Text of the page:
Step 4: Mix Mortar

It could be argued that mixing mortar is an art. If you want to achieve a strong bond and long-lasting results, you need to know how to get the right consistency. Read this guide to learn how to mix mortar the right way and what tools you need to use.

Step 5: Fill the Dips

Use your trowel to spread the thinset over the dips marked on the floor. Pull it across the subfloor trying to leave even tracks. Use the straight edge of the trowel to remove any excess thin set.

Step 6: Grind Peaks

Use a grinder to level any humps in the floor’s surface. As a rule of thumb, grind from the middle to the edges to ensure you get a smooth result.

Step 7: Final Filling

Wait for at least 24 hours for the thinset to dry. You can also use fast-drying mortar, although it’s a bit more expensive. Check the floor again to make sure it’s flat and leveled evenly. If some of the dips are deeper than 1/8 of an inch, then you need to repeat step five. If everything looks fine, then you can move onto the next step of the project: installing the tiles.

Managing Lippage: How a Tile Leveling System Can Help

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Making sure there are no peaks and valleys in the subfloor surface is paramount. But, sometimes, even if the floor is even, you can still get lippage due to irregularities in the thickness of the tile material.

That’s where a tile leveling system can come to help.

It’s almost certain that you will need a good tile leveling system to prevent tile lippage, especially when dealing with large format tiles. Due to its design, a tile leveling system interlocks the tiles, ensuring that the surface remains smooth and flat while the thinset dries.

The interlocking design not only that minimizes the possibility of lippage, but it can also reduce or even eliminate settling from shrinkage. In addition to preventing lippage, a tile leveling system can also reduce the time of installation by almost eliminating the need to lift some of the tiles to add more thinset.

A complete system consists of three main components: strips, caps, and pliers. These elements work together to prevent the movement of tiles when the compound is setting in and to improve the flatness of the surface.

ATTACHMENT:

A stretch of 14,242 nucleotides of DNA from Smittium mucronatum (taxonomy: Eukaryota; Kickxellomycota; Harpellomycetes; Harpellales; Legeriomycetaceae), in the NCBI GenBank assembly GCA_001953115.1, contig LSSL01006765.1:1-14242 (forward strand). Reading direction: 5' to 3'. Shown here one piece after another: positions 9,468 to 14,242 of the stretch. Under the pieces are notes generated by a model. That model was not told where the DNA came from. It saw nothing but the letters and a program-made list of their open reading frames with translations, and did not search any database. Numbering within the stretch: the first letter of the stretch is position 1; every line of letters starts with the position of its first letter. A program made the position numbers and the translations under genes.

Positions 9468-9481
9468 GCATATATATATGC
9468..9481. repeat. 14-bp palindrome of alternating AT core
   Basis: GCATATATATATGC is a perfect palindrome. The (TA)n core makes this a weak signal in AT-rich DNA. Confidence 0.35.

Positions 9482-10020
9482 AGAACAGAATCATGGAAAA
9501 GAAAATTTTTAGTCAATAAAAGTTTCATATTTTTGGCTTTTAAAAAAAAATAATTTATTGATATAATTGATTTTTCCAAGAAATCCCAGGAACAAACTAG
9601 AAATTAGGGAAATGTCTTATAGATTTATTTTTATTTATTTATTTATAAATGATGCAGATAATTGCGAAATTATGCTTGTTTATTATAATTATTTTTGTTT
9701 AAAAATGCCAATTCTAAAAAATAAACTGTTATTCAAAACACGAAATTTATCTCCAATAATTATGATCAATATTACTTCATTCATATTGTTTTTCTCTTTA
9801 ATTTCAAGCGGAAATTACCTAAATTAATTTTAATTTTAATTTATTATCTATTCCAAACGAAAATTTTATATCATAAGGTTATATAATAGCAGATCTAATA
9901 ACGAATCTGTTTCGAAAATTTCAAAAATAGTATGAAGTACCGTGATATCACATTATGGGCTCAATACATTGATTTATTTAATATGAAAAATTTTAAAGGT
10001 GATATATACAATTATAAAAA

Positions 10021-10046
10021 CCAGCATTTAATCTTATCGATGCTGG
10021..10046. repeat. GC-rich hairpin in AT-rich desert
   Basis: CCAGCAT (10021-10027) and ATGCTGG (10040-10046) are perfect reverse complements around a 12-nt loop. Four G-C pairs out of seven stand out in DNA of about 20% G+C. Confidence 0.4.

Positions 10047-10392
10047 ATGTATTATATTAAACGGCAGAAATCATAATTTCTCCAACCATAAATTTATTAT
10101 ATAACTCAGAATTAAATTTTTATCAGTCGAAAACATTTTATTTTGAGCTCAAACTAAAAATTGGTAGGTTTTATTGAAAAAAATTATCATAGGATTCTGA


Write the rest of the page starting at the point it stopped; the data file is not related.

The tile strips guarantee rapid leveling. Due to their reduced thickness, the strips can reduce warpage to 1/16 in., the allowable lippage for grout joints.

The circular base of the tile caps ensures that the pressure is distributed evenly over the surface of the tile. Because the pressure is applied vertically, you don’t have to check the variations in height between the tiles constantly.

The role of the tile pliers is to provide the necessary pressure to the tile caps, thus making it easier for you to obtain a perfect leveling of the surface. The pliers can be used both horizontally (on the floor) and vertically (on the wall.)

If you don’t own a tile leveling system and you’re just now considering buying one, make sure that the pliers have an ergonomic design. Not only that the bi-material handles are lightweight and safe, but they’re also sturdy enough to withstand years of constant use.

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The Best of Both Worlds

Use the described procedure to level the floor for tile and a good tile leveling system to get the best results.

Make sure that the surface is as flat as possible before installing the tiles. Adjust and hand set each tile to reduce the risk of lippage. Lift the tiles and add more thinset if necessary, remove mortar to push them down, and so on. Then use the leveling system to ensure and maintain a lippage-free tile surface.

Don’t use the tile leveling system to manipulate the tiles so that they stick to the surface evenly. Level the subfloor first, and then use the system to set the tiles. That way, you can obtain a lippage-free floor every time. After all, that’s your primary objective of your tile installation project.

You think a tile leveling system is a must-have tool for pro tile installers? Leave your comments below!